Archive for June, 2015|Monthly archive page

Los Angeles River bridge walk

The LA River cuts through the eastern edge of downtown Los Angeles, deep in a concrete jungle of warehouses, trendy lofts, America’s largest Skid Row, and some of the busiest commercial areas of the city. A series of historic bridges were built in the early 20th century, to provide essential infrastructure, but also to re-build after disastrous flooding along the river. The channel itself was covered in concrete mid-century, so very few traces of the wooded, meandering river still exist.

Downtown, from north to south, it starts with the complex of bridges of the Arroyo Seco Parkway and the unusual sidewalk that straddles the northbound and southbound lanes of the 110. I’ve written about that in a previous post. South of this are the Broadway, Spring, North Main, Cesar Chavez, 1st, 4th, 6th, 7th, Olympic Blvd., and Washington Blvd. bridges, ranging from the modest to the grand, built between 1905 and 1933. They’re perhaps the most hidden and underappreciated structures of the city, beautifully detailed, but mercilessly spray painted, graffitied, and covered in trash. They are also the most viewed structures in the city, appearing in countless commercials and movies. Seismically, they were built before current earthquake code, and many aspects of the bridges have been modified, or copied, or widened. So in classic LA fashion, they look unchanged from a distance, but up close, the changes, makeup, and restoration really show. The development of the Arts District on the west side of the river and the slow gentrification of Boyle Heights on the east, has brought the bridges back in focus, and they are busy creative spaces. It’s easy to find a fashion or film shoot going on at any hour, but also easy to find solitary, creepy zones.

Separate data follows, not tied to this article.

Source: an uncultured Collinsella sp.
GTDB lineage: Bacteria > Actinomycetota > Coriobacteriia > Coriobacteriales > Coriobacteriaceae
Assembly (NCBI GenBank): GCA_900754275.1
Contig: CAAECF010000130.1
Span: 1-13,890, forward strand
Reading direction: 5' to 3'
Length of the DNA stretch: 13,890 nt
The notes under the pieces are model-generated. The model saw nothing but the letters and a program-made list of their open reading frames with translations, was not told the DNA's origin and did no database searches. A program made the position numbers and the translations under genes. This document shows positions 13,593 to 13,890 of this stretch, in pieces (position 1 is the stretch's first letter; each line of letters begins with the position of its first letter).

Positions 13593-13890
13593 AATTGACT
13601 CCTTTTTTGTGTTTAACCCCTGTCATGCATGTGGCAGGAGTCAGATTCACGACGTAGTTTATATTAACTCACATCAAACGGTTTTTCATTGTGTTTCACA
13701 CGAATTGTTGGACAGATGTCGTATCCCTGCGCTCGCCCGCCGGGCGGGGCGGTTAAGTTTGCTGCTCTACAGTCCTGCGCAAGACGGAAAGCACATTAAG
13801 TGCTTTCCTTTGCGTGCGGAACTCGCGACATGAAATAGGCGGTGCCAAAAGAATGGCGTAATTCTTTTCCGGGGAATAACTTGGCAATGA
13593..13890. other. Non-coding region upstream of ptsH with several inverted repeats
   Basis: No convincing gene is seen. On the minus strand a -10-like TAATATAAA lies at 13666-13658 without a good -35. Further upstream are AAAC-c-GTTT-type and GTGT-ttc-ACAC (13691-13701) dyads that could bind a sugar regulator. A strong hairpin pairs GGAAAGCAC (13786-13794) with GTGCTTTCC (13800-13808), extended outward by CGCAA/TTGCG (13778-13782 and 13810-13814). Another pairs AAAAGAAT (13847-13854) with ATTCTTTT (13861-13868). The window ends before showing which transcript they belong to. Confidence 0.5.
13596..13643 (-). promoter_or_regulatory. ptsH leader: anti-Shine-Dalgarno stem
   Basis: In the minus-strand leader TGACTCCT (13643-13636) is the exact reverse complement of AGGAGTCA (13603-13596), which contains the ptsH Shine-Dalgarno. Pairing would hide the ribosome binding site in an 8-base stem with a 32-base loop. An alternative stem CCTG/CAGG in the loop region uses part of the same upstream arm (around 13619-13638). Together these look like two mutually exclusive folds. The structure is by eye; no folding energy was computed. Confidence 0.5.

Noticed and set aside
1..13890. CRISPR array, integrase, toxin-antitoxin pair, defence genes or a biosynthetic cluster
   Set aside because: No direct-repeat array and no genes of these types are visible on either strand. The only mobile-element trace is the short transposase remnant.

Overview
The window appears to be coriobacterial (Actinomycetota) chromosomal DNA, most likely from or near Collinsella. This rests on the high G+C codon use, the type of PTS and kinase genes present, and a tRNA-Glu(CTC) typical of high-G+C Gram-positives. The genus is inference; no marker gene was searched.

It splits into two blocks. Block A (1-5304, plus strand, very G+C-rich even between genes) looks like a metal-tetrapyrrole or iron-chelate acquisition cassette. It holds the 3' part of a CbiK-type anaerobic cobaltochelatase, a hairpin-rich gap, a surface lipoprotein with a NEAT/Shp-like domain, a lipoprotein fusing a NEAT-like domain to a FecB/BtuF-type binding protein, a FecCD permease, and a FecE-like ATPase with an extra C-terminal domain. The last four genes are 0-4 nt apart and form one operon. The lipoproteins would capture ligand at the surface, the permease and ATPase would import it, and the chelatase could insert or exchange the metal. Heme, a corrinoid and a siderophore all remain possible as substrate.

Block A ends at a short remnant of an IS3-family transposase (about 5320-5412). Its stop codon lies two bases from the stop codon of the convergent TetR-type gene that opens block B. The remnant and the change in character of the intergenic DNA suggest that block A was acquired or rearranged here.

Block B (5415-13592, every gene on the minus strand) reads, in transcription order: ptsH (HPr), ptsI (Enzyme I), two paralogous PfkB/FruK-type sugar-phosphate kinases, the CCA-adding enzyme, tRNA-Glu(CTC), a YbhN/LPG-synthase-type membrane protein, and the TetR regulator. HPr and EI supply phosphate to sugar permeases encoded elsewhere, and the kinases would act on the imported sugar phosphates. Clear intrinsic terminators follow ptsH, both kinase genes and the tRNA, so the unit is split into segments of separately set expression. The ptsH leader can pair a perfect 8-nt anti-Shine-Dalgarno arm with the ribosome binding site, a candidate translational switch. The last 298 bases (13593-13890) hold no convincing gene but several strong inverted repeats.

I put together a route that links the bridges in downtown LA, which can be found in the link below, and walked them in June 2015. I’ll try to post on my walk in a future entry on this blog. Happy exploring!